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Eight Hikes on Guanella Pass Scenic Byway

Guanella Pass Scenic Byway

Guanella Pass Scenic Byway stretches 22 miles between Georgetown and Grant and takes about one hour to drive. The road climbs through an evergreen forest and aspen stands before it tops out above treeline offering expansive views of the Rockies. It’s north end is only about one hour from Denver, thus it is easy to reach a variety of hikes from the metro area.

Here are eight choices that rank from easy to difficult on AllTrails:


The Rockies: Another Hike at Abyss Lake Trail, Colorado

I went back to Abyss Lake Trail, number 602, on the way to Guanella Pass. This time, along with Kristin and Justin, I followed the trail all the way up to Abyss Lake as opposed to turning off the trail at the Rosalie Intersection.  We hiked over 14 miles in 6 hours and gained over 2,000 feet.

It wasn’t long before we met our first challenge, one of the early bridges over the creek was washed out. Logs and rocks were scattered across the creek, but none made it all the way across nor did they look stable enough to hold us. We followed the shore of the creek a bit as we contemplated our options, when I suggested that we just take off our shoes and wade. As we were preparing, another couple didn’t think that was such a good idea because the water was cold, and asked if I had ever crossed a creek. Multiple times at Estabrook, I thought.

Yes, the water was ice cold, the creek was wide, and our feet burned immediately, but we made it to the other side! After drying our feet and lacing up our shoes, we went on our way, following the path beneath the aspens that were just beginning to bloom.

The rest of the bridges seemed to be hanging by a thread as the water came up to the bottom from the high runoff. We crisscrossed the creek, passed by the beaver ponds, and slowly turned up the switchbacks, many of which were blocked by fallen trees. As such, occasionally we followed the most used looking trail, crossed a little snow, and sometimes ended up on our own trail until we found our way back to the marked trail with the help of cairns.

We eventually made it above the treeline around 11,000 feet and hiked through the tundra as the wind whipped behind us. Our lunch at the lake, tucked beneath sheer mountain peaks dotted in spring snow, was quick as the body heat we worked up on our climb plummeted while we sat unprotected from the wind.

We didn’t spot any mountain goats or sheep that like the area, but the views at the lake and along the way were lovely. After we had thought we’d reached our final destination, a nearby camped said we sat at an unnamed lake and Abyss Lake was farther.  Oh well, we were ready to return to the car.  It was another great hike in the Colorado Rockies! ETB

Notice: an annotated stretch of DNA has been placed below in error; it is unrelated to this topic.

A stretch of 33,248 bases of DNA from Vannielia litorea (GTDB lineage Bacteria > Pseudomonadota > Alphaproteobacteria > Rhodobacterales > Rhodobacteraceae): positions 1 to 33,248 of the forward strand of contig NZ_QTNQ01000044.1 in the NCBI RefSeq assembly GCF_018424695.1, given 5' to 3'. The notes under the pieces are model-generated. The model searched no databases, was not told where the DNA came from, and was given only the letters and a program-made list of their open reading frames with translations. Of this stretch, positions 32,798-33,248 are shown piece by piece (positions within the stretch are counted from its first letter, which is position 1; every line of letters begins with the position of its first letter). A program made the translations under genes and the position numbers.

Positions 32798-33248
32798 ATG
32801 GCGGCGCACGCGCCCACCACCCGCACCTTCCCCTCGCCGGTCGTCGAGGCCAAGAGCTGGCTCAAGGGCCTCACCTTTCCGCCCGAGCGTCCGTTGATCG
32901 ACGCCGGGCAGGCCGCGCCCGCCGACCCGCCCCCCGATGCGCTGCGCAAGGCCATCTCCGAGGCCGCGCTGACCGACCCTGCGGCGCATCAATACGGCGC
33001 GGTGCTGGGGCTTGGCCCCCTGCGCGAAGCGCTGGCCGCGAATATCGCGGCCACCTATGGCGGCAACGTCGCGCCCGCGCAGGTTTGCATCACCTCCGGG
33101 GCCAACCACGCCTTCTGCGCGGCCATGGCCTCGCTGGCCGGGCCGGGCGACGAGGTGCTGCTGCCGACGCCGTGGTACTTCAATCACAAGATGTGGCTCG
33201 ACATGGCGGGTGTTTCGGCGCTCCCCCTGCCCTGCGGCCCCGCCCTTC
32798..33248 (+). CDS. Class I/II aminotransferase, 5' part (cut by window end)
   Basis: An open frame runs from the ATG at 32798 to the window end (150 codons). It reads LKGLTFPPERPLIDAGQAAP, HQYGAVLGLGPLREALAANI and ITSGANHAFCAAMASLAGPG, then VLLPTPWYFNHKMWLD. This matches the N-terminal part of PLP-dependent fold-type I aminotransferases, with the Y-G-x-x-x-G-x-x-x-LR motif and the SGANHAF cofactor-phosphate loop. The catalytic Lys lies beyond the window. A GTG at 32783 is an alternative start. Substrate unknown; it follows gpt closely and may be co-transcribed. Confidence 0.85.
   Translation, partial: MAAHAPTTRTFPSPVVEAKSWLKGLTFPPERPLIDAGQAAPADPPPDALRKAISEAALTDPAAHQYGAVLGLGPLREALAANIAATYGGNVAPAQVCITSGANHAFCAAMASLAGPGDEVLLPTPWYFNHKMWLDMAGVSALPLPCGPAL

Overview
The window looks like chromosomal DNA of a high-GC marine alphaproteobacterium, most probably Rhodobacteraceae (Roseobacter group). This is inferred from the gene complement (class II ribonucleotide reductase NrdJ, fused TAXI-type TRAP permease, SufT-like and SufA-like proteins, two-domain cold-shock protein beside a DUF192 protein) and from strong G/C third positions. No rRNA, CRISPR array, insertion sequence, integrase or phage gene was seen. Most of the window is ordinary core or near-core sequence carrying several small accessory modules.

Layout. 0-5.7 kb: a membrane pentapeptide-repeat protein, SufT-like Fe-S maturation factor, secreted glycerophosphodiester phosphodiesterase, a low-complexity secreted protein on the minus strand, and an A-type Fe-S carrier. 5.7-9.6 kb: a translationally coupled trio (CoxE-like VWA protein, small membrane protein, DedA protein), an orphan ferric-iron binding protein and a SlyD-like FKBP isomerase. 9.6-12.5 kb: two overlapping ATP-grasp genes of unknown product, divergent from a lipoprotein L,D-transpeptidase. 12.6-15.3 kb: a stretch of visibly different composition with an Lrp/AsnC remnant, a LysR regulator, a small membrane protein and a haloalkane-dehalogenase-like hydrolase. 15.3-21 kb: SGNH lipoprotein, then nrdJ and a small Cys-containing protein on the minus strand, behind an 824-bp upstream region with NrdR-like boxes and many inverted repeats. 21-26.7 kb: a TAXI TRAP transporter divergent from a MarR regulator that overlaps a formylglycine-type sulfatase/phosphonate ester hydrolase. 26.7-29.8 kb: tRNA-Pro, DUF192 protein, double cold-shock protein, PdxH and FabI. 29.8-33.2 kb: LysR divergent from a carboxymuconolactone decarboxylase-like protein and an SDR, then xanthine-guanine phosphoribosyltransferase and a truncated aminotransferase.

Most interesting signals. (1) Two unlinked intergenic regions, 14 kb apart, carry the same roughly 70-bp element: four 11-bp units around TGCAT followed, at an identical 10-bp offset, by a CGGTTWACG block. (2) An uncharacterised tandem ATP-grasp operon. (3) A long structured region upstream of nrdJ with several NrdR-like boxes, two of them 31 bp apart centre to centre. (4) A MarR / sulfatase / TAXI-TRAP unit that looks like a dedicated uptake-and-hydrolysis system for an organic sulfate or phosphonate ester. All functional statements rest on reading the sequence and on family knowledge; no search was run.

The Rockies: Abyss Lake Trail, Colorado

Abyss Lake Trail

Today I drove up toward Guanella Pass to join a Meetup Hiking Group at Abyss Lake Trail, also known as Scott Gomer Trail, to enjoy the Colorado fall colors which a peaking early this year due to the dry weather.  I was already up in the area, and the group was coming from Denver, so I planned on meeting them at the trailhead at 8:45.

I ended up being fifteen minutes late, so with two cars in the parking area, I thought I missed them a jumped on the trail quickly.  I started up the path on the brisk morning and met Karen, a lady from Boulder, who also planned on meeting the group from Denver.  It turns out, we must have been ahead of them, so we hiked together.

Karen was retired from Sun Micro Systems and a strong Democrat.  It was interesting to hear her political views.  In fact, just living in a swing state has been somewhat eye opening with the barrage of political ads…it’s insane.  I saw a state the other day that people over 40 or 50 in Colorado will vote Democrat and people under will vote Republican: opposite of norm.  Hmmm.  Well, my blog isn’t about politics…it’s about travel, and all my travel has been to the mountains before the cold comes…then I’ll go some place else!

The Abyss Lake Trail, Number 602 winds 8 miles through the Mount Evans Wilderness to the Abyss Lake, located high in the mountains between two fourteeners, Mt. Evans and Mt. Bierstadt.  The trail is rated difficult, begins at an elevation of 9,620 feet, and gains 3,030.  The group only planned a 7 mile hike, so I was curious to see where the turn around point was going to be.

Karen and I climbed path upward that followed along the Scott Gomer Creek and that got prettier and prettier as we passed through multiple groves of golden aspen trees.  The aspens lined both sides of trail that was also dotted with yellow leaves that had already fall to the ground.

We crossed the creek three times as Mt. Bierstadt, rock cliffs, and the multi-colored mountainside came into view.  Eventually we reached a large meadow skirted by beaver ponds on one side where we sat to enjoy a quick lunch.  This seemed to be the half-way point where the Abyss Lake Trail crossed the Rosalie Trail, number 603.

Instead of turning around or following the Abyss Lake Trail up multiple switchbacks, we followed the Rosalie Trail toward Guanella Pass until it took us into an expansive open space.  At this time, I turned around, as I had already hiked a few miles farther than I had planned and Karen continued on.  Another beautiful hike, another 4 miles longer and couple hours longer than planned! ETB


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